Logging tax applies to individuals or corporations that have income from logging operations on private or Crown land in B.C.
Logging operations include the following:
- the sale of logs or standing timber
- the sale of the right to cut standing timber
- the sale of primary and secondary forest products produced from logs (e.g. lumber, pulp and paper, shakes)
- the export of logs
Calculating the Tax
Logging income is generally gross revenue from logging operations less related operating expenses and is calculated according to Division B of the Income Tax Act (Canada).
If logging income is recorded as a capital gain, the logging tax applies to the taxable portion of the capital gain.
If logs are manufactured into primary and secondary forest products, a processing allowance may be deducted.
The processing allowance is calculated as 8% of the original cost of assets used to produce primary and secondary forest products. The allowance may not exceed 65% nor be less than 35% of the net processing income (calculated as total income from all sources less income from the sale of logs or standing timber and non-logging income).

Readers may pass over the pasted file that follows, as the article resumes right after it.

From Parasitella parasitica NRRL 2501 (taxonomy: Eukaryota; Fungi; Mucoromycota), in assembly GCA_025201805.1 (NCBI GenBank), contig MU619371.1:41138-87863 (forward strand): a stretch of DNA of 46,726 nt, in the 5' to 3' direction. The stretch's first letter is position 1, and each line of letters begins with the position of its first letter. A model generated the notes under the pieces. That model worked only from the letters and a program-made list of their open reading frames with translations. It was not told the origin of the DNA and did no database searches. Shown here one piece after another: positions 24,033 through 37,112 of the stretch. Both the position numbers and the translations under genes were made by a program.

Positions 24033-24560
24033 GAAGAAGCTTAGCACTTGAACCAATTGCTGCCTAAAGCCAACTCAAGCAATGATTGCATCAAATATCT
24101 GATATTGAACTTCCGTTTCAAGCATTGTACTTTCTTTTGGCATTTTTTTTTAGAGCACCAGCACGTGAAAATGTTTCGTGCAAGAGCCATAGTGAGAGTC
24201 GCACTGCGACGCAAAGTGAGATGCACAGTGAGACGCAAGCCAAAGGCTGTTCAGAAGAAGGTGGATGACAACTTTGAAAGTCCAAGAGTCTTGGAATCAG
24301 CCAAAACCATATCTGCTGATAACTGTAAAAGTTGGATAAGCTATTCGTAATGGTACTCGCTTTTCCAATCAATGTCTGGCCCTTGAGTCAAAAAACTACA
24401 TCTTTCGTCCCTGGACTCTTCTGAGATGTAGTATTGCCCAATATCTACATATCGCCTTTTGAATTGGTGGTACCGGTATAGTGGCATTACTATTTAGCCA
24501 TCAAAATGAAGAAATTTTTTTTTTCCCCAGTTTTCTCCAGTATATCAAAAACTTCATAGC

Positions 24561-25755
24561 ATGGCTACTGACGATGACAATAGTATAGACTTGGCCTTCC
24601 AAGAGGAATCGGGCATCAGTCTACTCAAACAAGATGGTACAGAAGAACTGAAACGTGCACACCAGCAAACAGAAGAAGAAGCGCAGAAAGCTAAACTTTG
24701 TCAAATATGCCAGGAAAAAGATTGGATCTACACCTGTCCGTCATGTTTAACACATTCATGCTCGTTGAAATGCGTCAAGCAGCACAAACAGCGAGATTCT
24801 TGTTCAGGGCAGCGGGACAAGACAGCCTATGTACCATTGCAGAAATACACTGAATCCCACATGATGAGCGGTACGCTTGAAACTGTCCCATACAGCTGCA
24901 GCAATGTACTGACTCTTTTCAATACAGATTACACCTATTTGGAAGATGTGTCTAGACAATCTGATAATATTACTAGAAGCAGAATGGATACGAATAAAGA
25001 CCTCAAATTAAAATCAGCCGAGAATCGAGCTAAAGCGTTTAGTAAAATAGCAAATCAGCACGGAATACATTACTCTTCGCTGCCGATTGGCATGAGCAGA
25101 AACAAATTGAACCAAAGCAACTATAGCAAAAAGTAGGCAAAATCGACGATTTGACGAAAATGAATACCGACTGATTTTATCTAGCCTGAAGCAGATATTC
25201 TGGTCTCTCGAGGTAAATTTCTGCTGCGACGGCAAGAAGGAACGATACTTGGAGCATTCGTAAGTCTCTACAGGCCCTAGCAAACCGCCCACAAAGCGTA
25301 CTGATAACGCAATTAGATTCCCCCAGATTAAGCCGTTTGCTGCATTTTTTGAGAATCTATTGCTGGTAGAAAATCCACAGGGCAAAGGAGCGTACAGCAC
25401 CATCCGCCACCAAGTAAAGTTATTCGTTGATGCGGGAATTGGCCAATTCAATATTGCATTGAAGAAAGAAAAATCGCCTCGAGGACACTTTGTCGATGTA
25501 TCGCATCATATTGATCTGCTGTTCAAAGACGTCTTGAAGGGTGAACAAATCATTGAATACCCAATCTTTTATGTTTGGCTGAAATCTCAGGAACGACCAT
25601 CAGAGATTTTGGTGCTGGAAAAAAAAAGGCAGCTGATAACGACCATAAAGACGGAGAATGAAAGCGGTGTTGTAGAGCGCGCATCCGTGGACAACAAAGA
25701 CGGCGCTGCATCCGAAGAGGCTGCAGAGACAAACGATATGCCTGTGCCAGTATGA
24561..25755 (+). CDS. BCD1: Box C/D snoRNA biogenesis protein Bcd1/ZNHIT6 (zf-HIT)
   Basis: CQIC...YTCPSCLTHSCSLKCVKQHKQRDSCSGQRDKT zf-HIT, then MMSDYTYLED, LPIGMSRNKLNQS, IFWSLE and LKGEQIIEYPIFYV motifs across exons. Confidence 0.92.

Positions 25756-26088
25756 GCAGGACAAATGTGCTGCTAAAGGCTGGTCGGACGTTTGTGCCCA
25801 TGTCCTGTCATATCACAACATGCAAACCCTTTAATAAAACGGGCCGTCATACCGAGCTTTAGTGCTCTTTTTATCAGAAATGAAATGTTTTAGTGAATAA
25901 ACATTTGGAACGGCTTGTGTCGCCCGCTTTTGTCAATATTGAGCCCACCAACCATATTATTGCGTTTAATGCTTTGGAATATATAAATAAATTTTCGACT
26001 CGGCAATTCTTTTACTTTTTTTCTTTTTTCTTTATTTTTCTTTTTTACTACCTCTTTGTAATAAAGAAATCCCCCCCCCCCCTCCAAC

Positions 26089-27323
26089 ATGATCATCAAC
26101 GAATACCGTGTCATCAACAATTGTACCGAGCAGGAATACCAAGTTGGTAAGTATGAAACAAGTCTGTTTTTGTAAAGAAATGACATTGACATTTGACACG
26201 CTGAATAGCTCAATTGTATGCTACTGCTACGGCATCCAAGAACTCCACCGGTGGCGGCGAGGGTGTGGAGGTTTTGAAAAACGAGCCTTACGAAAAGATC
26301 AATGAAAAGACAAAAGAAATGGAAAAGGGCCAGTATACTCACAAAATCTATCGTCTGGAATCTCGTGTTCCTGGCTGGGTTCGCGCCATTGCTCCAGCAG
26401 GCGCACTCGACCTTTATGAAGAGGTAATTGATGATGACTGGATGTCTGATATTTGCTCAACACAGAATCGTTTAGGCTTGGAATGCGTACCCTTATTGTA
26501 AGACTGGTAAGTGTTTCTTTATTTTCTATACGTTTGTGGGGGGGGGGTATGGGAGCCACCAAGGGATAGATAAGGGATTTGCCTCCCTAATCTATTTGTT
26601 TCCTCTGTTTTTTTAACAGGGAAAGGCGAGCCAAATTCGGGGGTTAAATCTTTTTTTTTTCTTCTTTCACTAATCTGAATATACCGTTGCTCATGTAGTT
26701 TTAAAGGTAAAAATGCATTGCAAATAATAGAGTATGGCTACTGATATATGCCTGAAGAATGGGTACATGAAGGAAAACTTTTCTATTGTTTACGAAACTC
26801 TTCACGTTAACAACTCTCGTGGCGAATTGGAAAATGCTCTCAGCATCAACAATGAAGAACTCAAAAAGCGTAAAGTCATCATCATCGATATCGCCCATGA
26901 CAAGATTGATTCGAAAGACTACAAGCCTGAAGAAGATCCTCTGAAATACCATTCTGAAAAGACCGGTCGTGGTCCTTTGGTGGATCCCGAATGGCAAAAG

For each tax year, a taxpayer must pay a tax equal to the lesser of:
- 10% of the taxpayer's income from logging operations in B.C., or
- 150% of the federal logging credit that would be allowable before political contributions and investment tax credits
There is no minimum number of trees or minimum amount of income for it to be considered income from logging operations.
The amount of logging tax you've paid is usually fully deductible as a credit against your income taxes if you make a claim within three years of filing your federal income tax return. Contact the Canada Revenue Agency for information on how to claim the logging tax credit.